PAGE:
- The LCN was involved in major grant success over the last decade. Notable successes of joint UCL-Imperial initiatives include i-sense, an EPSRC IRC in Agile Early Warning Sensing Systems for Infectious Diseases and Antimicrobial Resistance, founded in 2011 and extended until 2022. The Centre for Doctoral Training in the Advanced Characterisation of Materials builds on the strength of LCN researchers and infrastructure, and was awarded in 2014, and recently renewed.
- Following on from the initial LCN award for a world-leading microscopy suite, the portfolio of state-of the art equipment to study the nano-world keeps growing. This includes the award of SPIN-Lab, and the setup of the Royce hub “Atoms-to-devices” which will occupy a whole floor of the Michael Uren building on the White City campus. LCN researchers have won numerous programme grants over the years, not least the recently awarded “Next Generation Fibre-Reinforced Composites: a Full Scale Redesign for Compression” led by Professor Shaffer!
LCN Outreach activities
Over the last decade, the LCN has been spreading the message about the nano-world to the public, and the wider scientific community, supporting conferences, and winning international competitions:
- Big Bang fair: To celebrate National Science and Engineering week, the UK’s Young Scientists and Engineers Fair ran from the 15-17th March 2012 at the NEC in Birmingham.
- Supporting INASCON: The London Centre for Nanotechnology held a joint venture between University College London and Imperial College London to host the 7th INASCON (International Nanoscience Student Conference) from 19th-22nd August 2013.
- Lego2Nano: In 2014, Researchers from LCN took part in a competition in Beijing to build an atomic force microscope from Lego!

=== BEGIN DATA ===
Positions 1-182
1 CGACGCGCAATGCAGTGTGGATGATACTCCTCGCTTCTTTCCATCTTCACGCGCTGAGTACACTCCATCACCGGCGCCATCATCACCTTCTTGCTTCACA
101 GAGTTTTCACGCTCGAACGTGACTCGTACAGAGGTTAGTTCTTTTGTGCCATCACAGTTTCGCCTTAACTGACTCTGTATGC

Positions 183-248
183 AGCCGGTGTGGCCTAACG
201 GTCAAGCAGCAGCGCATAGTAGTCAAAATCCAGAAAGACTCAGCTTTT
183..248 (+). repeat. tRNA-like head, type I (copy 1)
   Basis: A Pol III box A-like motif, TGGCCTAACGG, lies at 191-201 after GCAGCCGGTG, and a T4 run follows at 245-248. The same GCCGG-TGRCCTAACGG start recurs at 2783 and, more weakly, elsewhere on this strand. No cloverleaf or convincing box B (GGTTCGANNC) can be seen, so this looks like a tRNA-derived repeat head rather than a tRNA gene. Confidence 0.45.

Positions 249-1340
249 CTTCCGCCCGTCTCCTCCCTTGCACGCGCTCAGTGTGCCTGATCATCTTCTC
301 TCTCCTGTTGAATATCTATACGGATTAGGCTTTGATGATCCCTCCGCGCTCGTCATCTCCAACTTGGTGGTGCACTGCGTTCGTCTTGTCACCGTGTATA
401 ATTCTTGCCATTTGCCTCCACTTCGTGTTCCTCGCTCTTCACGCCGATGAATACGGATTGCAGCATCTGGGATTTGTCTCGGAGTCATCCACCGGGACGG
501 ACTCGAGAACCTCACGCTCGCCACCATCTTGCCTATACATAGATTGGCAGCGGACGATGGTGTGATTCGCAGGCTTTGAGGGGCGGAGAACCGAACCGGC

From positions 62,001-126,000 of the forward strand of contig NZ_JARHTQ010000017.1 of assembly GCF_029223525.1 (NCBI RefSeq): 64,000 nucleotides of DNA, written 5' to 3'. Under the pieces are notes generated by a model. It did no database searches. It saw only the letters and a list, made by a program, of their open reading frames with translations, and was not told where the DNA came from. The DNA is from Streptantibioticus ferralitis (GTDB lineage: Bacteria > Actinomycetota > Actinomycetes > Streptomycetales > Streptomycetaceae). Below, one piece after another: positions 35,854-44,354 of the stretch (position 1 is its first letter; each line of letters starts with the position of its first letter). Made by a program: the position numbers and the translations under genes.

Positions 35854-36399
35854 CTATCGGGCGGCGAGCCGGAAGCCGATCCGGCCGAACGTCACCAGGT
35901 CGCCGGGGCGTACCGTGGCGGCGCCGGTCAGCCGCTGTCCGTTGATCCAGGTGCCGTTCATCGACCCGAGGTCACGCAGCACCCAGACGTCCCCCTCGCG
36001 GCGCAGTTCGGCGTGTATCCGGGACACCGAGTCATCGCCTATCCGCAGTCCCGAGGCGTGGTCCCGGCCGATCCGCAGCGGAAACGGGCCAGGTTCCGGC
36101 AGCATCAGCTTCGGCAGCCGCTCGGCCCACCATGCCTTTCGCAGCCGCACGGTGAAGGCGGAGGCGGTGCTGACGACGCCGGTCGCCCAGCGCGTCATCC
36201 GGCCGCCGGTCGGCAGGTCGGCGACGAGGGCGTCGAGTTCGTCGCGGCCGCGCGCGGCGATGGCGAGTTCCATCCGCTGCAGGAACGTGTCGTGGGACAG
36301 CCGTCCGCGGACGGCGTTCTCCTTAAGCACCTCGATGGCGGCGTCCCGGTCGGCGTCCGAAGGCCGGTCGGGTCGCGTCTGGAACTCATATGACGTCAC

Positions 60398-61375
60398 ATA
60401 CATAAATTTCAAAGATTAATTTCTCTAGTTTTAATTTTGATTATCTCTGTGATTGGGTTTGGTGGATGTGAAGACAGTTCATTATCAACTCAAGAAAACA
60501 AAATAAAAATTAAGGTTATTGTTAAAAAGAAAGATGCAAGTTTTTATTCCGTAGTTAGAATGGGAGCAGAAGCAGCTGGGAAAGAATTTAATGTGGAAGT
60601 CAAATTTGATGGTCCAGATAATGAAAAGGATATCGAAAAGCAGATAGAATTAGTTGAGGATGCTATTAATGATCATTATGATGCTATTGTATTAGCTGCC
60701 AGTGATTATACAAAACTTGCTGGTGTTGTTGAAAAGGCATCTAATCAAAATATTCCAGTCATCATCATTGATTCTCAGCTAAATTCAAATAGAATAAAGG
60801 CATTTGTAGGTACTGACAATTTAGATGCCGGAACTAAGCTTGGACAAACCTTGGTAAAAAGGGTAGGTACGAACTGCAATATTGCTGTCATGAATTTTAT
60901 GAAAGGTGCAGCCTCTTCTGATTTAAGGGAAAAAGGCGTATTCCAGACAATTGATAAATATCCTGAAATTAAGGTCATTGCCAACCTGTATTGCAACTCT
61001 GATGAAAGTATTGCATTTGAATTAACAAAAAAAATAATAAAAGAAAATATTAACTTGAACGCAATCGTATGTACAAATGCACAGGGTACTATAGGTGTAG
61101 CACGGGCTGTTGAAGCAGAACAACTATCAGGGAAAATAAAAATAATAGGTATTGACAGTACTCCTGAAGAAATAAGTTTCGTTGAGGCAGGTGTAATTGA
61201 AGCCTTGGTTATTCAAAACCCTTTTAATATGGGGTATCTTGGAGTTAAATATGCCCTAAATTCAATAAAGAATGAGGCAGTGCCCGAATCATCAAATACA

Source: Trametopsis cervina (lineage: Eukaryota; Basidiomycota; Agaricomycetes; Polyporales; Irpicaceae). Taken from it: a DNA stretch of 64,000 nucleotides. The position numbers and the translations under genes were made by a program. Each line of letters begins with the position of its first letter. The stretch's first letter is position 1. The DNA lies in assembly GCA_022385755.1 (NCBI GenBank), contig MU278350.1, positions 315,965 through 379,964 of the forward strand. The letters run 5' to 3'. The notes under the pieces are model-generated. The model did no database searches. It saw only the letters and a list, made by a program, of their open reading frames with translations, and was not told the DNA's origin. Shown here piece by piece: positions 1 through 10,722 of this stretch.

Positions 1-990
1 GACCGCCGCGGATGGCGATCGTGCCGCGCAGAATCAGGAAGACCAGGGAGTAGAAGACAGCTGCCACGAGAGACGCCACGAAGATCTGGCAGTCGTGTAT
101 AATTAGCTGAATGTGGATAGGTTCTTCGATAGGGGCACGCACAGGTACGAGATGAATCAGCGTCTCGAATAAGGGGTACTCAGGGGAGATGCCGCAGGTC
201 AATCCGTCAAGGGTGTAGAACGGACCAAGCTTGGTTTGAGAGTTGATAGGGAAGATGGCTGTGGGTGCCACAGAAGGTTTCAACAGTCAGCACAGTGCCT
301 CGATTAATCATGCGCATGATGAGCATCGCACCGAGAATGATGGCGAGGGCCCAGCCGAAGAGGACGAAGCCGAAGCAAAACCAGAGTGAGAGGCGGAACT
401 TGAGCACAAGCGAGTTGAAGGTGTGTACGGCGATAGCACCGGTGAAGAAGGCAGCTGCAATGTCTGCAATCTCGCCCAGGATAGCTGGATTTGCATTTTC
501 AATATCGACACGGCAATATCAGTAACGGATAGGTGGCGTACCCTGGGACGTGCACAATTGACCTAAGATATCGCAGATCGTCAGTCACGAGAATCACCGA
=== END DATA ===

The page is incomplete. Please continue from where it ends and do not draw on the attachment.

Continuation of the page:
- Imperial Festival: LCN supports stands at this major festival which hosts over 10,000 members of the public over 3 days. Here are examples from the SPIN-Lab and Amazing Masers stands in 2017.
- LCN researchers were involved in several Royal Society Summer Exhibition, including the Amazing Maser.
Distinguished visitors to the LCN
Over the last decade, the LCN has been a magnet for many distinguished visitors, from the high spheres of government, international politics and scientific leaderships. These include (titles at time of visit) French Prime Minister Francois Fillon; the European Union Commissioner for Research, Innovation & Science Máire Geoghegan-Quinn; BP Chief Scientist Professor Ellen Williams; Government Chief Scientific Advisor Professor Sir John Beddington; President of the Chinese Academy of Sciences Chunli Bai; the European Commissioner for Research, Innovation and Science Carlos Moedas, amongst others.
Amongst all the LCN success, let’s not forget Milo’s own staggering achievements as a leader in the science and application of nanostructures. In particular, his collaborative work with LCN researchers, including Chris Howard and Neal Skipper at UCL, has set the scene for the processing of carbon nanotubes into useable solutions, through controlling their charge state. These discoveries have led to significant scientific advances, and development into industrial applications - A typical example is the development of SEERe- Carbon Nanotube ink – with Linde plc.
The London Centre for Nanotechnology would like to thank Milo for his decade at the helm of the LCN and for making the LCN the world-leading institution it is today. Here is to another decade of nano-success!
Article text (excluding photos or graphics) © Imperial College London.
Photos and graphics subject to third party copyright used with permission or © Imperial College London.
Department of Materials